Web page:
Finland’s airports will require more public funds to ensure national connectivity. Finnish airport operator Finavia has published its H1 2023 report. In all, it is a mixed result, with some positive news despite the challenges posed by the closure of Russian airspace.
Finavia: Improved Operating Margin Through Cost-Cutting
In the first half of 2023, air traffic demonstrated promising growth. Increased passenger volumes bolstered Finavia’s revenue, which derives mainly from air traffic. This positively impacted the company’s profitability and led to a remarkable 131% improvement in the operating margin before extraordinary items, totaling EUR 43.2 million. Despite the adversity posed by the COVID-19 pandemic, Finavia successfully achieved the targets set by its cost-cutting program. As a result, Finavia substantially reduced EUR 300 million in operational costs and investments.
Reduced Passenger Flow at Helsinki Airport Results in 14.5m EUR Deficit
However, the panorama isn’t entirely rosy. The company posted an operating result in the red, standing at EUR -14.5 million. A considerable chunk of this deficit is attributed to the reduced passenger flow at Helsinki Airport, a direct consequence of the Russian airspace closure. Presently, the passenger count at Helsinki Airport is about 70% of what it was pre-pandemic in the first half of 2019. This low passenger volume has a critical ripple effect that impacts connectivity in Finland. Helsinki’s air traffic revenues primarily subsidize the operational costs of regional airports.
Financing of the Airport Network is “Dire”
Finavia’s CEO, Kimmo Mäki, offers a sobering perspective on the situation, “We estimate that passenger volumes and, consequently, Finavia’s air traffic revenues will remain low for a long time due to the closure of Russian airspace. Due to moderate passenger volumes, Helsinki Airport’s revenues are not adequate to cover the operation of all regional network airports or future investment needs. Despite the fact that we are actively continuing our work to launch new flight connections, as well as implementing cost-cutting measures and taking other actions to ensure financially sustainable operations, the financing of the airport network is facing a dire situation.”
A Sluggish Recovery for Finland’s Smaller Network Airports
The first half of 2023 underscores a sluggish recovery of passenger traffic, more so at Finavia’s smaller network airports. There’s been a persisting decline in the passenger numbers at these smaller hubs for several years, and the horizon shows no significant signs of reversal.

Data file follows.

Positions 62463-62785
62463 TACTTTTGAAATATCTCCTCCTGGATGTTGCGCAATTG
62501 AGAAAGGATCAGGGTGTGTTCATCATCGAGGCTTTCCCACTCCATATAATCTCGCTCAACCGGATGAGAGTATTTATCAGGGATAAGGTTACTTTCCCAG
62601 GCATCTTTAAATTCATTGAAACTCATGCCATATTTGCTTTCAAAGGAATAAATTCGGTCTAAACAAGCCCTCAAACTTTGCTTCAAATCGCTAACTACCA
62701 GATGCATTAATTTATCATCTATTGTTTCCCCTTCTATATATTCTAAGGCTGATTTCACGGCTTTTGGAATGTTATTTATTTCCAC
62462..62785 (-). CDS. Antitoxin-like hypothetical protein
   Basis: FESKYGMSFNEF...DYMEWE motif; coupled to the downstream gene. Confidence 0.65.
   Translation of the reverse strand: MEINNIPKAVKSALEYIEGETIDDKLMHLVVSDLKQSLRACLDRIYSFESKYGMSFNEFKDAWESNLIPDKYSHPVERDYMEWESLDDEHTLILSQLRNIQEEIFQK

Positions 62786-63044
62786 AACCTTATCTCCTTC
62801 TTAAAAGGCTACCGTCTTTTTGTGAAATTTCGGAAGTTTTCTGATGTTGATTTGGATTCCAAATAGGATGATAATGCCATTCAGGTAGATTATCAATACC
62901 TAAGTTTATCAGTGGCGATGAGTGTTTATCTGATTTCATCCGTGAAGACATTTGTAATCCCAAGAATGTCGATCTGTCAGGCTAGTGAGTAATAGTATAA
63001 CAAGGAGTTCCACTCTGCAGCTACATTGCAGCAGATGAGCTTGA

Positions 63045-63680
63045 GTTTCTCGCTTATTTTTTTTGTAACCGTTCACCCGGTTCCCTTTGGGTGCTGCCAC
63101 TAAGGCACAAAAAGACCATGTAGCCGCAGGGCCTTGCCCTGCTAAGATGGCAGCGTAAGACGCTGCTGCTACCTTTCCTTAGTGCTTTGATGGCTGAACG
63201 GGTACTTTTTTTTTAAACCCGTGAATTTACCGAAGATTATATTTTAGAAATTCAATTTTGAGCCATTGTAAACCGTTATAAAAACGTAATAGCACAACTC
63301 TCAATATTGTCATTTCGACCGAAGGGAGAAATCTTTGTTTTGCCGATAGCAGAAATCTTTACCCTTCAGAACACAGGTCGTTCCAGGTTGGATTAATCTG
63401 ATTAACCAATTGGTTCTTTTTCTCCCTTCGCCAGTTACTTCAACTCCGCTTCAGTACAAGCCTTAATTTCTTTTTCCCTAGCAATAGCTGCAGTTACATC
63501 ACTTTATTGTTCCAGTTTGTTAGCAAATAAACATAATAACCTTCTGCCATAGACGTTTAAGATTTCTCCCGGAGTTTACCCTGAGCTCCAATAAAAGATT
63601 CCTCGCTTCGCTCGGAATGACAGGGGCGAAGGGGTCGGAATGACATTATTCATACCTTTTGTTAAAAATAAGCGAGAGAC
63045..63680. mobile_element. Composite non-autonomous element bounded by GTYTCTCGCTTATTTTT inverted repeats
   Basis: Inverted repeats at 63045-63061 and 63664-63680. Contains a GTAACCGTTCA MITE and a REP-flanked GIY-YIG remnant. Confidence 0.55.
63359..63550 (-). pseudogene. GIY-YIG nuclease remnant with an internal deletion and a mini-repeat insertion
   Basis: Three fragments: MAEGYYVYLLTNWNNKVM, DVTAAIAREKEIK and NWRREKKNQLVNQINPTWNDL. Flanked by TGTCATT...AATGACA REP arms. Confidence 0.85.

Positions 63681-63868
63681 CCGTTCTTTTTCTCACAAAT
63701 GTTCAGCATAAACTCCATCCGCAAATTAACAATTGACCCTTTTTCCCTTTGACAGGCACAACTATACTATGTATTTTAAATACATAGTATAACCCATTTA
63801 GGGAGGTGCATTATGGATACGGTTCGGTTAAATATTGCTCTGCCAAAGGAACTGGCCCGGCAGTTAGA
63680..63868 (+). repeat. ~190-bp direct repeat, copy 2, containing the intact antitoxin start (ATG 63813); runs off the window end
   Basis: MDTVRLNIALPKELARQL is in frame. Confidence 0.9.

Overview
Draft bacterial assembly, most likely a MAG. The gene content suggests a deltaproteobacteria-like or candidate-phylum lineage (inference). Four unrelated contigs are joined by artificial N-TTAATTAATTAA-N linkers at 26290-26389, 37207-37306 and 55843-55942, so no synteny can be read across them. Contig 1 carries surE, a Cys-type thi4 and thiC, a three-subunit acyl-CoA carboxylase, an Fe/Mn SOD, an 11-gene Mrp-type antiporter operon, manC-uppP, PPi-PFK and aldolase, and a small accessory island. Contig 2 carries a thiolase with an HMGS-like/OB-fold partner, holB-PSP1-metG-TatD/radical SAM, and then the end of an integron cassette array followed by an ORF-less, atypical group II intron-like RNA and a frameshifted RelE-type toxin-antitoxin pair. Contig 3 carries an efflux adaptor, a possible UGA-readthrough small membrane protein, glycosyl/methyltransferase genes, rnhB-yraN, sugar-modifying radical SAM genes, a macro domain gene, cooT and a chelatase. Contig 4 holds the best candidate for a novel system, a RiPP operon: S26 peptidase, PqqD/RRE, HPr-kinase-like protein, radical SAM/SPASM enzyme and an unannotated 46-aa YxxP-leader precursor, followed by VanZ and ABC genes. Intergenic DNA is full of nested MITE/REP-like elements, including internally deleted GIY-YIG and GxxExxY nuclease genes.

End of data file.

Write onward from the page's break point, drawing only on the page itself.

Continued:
Public Financing for Regional Connectivity in Finland
The Finnish government’s temporary financial support for flight connections, including Joensuu, Jyväskylä, Kajaani, among others, is set to expire in April 2024. The potential continuation of these services without support might inflict annual losses estimated at EUR 20 million on Finavia.
As Mäki points out, discussions about regional air traffic subsidies must be holistic, factoring in the repercussions on Finavia’s financial health. He emphasized, “No aircraft can safely land or take off without a well-operated airport.“
Some Regional Airports Have Improved
However, it’s not all gloom and doom. Certain regional airports, such as Tampere-Pirkkala, Rovaniemi, and Turku Airports, have reported positive trends in passenger volumes, thanks to the inauguration of new direct international routes. The Lapland region, globally recognized as an enchanting tourist spot, further elevates these numbers. Rovaniemi’s passenger flow has surpassed its 2019 count, while airports in Kittilä, Ivalo, and Kuusamo are not far behind.
While challenges persist, the airport group looks for opportunities. The overarching need is to devise a robust long-term financing strategy to ensure Finland’s airport network’s continued success and sustainability.